In mid-March, the Chinese Foreign Ministry lashed out at Washington over its reported decision to further squeeze US firms doing business with Huawei, warning the move could lead to severe global knock-on effects.
Huawei Technologies Ltd. said on Wednesday that its sales in 2020 increased despite US sanctions, which, however, rode roughshod over the Chinese tech giant’s growth.
The company’s sales of mobile phones, network gear, and other technology rose by 3.8% to 891.4 billion yuan ($135.8 billion), while 2020 profits soared by 3.2% to 64.6 billion yuan ($9.8 billion), decelerating from 5.6% growth in 2019.
“We’ve held strong in the face of adversity”, Huawei’s rotating chairman Ken Hu said in a statement earlier in the day, adding the results of the company’s consumer business “fell short” of its expectations due to a fall in smartphone revenue.
“Because of the unfair sanctions placed on us by the US, our mobile phone business saw a revenue decline”, Ken pointed out.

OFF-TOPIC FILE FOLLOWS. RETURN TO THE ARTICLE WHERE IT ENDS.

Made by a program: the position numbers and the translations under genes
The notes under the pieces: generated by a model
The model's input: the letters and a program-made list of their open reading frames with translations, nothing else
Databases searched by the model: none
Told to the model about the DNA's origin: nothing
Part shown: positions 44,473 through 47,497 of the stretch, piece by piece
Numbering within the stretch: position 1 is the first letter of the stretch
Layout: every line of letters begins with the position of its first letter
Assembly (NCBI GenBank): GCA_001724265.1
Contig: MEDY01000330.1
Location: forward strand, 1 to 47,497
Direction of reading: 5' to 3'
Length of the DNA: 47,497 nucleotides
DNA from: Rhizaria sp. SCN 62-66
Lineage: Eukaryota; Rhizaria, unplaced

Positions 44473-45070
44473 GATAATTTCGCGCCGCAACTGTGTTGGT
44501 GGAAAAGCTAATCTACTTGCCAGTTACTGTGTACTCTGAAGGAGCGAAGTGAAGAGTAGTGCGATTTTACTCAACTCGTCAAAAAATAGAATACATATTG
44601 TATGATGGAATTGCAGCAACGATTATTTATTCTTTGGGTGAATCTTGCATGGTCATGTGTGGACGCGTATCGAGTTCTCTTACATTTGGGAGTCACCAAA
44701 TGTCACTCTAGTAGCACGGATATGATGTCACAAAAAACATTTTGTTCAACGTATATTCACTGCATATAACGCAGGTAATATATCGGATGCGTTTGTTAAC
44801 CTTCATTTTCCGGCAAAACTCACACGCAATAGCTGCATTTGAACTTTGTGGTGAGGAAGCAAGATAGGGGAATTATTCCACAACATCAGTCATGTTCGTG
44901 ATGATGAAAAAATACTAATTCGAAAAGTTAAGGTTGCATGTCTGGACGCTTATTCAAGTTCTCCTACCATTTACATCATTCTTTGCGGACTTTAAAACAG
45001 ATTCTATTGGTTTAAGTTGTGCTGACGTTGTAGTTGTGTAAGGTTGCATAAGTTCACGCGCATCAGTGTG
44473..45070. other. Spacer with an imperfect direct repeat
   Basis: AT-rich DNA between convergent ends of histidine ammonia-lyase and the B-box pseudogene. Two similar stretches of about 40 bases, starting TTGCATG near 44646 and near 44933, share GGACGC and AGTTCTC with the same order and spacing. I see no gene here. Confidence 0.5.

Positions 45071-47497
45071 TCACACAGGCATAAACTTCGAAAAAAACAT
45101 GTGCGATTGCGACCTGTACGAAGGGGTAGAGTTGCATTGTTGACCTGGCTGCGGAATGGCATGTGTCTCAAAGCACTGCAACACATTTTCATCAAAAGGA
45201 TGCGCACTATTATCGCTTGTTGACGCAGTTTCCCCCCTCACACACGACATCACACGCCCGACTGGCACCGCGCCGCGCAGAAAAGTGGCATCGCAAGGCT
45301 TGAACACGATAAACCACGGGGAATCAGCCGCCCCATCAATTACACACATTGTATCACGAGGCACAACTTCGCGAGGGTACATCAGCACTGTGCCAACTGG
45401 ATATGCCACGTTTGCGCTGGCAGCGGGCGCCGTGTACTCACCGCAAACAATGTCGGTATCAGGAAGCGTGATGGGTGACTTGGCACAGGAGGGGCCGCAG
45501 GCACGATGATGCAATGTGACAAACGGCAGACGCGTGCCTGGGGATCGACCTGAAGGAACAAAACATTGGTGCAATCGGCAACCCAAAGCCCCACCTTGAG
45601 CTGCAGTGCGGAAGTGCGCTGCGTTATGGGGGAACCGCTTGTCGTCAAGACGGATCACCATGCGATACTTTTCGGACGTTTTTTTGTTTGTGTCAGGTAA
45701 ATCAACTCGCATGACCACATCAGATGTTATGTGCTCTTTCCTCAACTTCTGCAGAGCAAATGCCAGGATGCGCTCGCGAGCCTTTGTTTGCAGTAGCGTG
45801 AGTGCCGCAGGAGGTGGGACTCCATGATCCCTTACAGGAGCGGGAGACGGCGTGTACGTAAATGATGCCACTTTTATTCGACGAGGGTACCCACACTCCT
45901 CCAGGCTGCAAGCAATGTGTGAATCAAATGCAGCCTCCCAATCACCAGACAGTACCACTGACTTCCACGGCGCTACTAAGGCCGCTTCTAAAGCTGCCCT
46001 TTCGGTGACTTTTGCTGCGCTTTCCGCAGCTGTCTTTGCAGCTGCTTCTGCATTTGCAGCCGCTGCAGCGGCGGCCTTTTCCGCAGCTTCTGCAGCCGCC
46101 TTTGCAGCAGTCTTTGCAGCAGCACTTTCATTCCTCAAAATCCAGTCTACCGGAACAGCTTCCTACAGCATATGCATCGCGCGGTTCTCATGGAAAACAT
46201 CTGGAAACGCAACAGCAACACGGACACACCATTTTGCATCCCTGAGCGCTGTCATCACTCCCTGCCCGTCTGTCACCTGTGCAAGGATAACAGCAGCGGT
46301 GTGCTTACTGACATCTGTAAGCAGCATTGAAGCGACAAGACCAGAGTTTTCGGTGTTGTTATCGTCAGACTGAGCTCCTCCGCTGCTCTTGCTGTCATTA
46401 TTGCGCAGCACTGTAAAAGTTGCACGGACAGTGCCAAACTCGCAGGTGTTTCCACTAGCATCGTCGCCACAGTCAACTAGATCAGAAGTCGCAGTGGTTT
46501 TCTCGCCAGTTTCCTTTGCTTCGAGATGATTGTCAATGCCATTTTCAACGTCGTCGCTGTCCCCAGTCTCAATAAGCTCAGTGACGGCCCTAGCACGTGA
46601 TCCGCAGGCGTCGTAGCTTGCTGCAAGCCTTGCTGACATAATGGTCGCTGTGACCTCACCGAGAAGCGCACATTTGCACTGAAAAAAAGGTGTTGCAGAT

Huawei’s consumer business revenue stood at 482.9 billion yuan ($74.1 billion) in 2020, which is a 3.3% year-on-year rise but is slower than the 34% increase recorded in 2019.
Ken’s statement came after Chinese Foreign Ministry spokesman Zhao Lijian warned in mid-March that Washington’s plans to further squeeze US firms doing business with Huawei will disrupt technological and trade exchanges between China and America as well as undermine global industrial and supply chains.
“The US should stop the suppression on Chinese companies immediately and treat Chinese companies in a fair, just, and nondiscriminatory manner”, Zhao stressed, adding that Washington’s latest reported moves demonstrate America “isn’t a reliable country that is to be trusted”.
This followed Reuters quoting an unnamed source as saying the Biden team was looking to add “new targeted restrictions on certain sensitive technology exports to China”, in part to prevent the supply of “highly sensitive technology that can advance China’s military capabilities”.
Last year, the US barred manufacturers from using American technology to produce chips for Huawei, in a move that came as part of Washington’s current crackdown on the Chinese tech giant, which kicked off in May 2019.
At the time, the US Department of Commerce banned internet providers from using the company’s products and American tech companies from selling technologies to the Chinese tech titan without obtaining a special license first.
The White House claims the company is collaborating with the Chinese government to allow it to spy on those who use the tech company’s equipment, allegations that have been rejected by both Beijing and Huawei.